'I won't listen to his music:' Local fans on R. Kelly's 30 year prison sentence; survivors speak

Joel Brown Image
Thursday, June 30, 2022
Local fans, survivors speak on R. Kelly's 30 year prison sentence
R. Kelly's slow motion fall from grace ended with a three-decade long prison sentence for racketeering and sex trafficking.

RALEIGH, N.C. (WTVD) -- R. Kelly's slow motion fall from grace ended with a three-decade long prison sentence for racketeering and sex trafficking.

Victim after victim took the stand to testify against the disgraced R&B superstar. One woman testified, "I wished I would die because of how low you made me feel."

"I never thought that I would be here to see him be held accountable for the atrocious things that he did to children," said Lizette, a victim and testimony witness.

"I started this journey 30 years ago. I was 14 years old when I encountered Robert Sylvester Kelly," Jovante, another victim, added.

In Raleigh's Moore Square, Wednesday night, many grappling with R. Kelly's conviction with one-time listeners of his music.

Kelly once boasted legions of fans; selling millions of albums; even after allegations of his abuse of young girls began to circulate publicly in the late nineties.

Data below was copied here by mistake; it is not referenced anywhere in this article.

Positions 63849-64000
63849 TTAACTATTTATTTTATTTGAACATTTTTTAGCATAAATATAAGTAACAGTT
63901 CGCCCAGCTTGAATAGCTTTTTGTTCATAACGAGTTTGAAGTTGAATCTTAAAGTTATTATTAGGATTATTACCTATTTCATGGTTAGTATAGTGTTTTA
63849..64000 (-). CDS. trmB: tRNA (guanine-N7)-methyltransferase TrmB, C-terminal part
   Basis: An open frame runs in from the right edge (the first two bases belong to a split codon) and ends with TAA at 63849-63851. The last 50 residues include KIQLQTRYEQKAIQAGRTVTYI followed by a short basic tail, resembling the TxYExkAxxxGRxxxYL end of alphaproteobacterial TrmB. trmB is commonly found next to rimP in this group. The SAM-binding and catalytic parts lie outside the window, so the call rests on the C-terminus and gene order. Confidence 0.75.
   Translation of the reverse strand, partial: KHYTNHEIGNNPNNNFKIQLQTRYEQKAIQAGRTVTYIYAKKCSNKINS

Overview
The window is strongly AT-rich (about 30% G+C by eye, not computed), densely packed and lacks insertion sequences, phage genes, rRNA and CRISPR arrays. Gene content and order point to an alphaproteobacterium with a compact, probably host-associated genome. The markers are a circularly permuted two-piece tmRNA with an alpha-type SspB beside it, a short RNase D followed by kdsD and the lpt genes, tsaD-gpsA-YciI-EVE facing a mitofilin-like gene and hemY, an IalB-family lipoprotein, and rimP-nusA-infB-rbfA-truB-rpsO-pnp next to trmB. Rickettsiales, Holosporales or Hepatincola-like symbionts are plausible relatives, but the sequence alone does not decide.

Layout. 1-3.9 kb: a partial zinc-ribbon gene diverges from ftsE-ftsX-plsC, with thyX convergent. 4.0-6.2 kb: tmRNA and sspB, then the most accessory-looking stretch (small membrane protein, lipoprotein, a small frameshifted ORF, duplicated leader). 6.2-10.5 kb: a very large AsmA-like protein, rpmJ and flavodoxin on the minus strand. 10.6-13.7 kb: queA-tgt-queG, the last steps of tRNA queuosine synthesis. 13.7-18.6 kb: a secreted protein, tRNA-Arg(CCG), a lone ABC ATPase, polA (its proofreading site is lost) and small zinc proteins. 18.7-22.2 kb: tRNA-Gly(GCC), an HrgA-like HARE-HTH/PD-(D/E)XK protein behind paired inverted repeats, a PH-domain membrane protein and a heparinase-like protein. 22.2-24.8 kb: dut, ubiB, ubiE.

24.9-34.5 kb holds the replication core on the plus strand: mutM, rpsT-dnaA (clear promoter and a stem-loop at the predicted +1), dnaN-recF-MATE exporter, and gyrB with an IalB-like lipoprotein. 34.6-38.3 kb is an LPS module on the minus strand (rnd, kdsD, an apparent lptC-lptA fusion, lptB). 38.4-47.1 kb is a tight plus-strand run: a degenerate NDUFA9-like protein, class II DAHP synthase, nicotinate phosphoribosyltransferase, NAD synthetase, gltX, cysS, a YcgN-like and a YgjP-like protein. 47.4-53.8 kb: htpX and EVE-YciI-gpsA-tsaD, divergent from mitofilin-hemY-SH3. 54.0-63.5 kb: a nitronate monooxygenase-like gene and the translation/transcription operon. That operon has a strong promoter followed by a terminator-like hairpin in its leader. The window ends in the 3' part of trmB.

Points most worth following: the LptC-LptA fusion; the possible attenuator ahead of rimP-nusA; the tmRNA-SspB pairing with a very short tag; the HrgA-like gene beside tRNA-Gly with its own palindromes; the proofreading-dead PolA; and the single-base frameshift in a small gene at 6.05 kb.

"Growing up in a Black household, R. Kelly was the typical cookout music," said Daejane Richardson. "No, I wouldn't listen to his music ever again."

Richardson's friend Nabila Bustillos remembers singing Kelly's hit, "The Greatest" as part of her fifth grade graduation ceremony. A memory she said kind of creeps her out now.

"I won't listen to his music again," Bustillos said. "Even when it comes on, it makes me feel icky."

Culture critic and Duke University James B. Duke Distinguished Professor of African American Studies, Mark Anthony Neal, began muting R. Kelly in the early 2000s. For other fans, it took much longer.

"What's really interesting about the R Kelly case is that not only did he escape prosecution, he actually escaped public accountability for his acts for a full decade," Neal said.

Kelly's conviction and now his sentencing gives voice to accusers who openly wondered if their stories were ignored because they were Black women.

"Had this been a group of white women or one white woman -- I think this goes very differently," said Neal.

"There wasn't a day in my life up until this moment that I actually believed that the judicial system will come through for Black and brown girls," Jovante said outside the New York City courthouse.

R. Kelly has denied any wrongdoing. He gave no statement at Wednesday's sentencing and plans to appeal his conviction.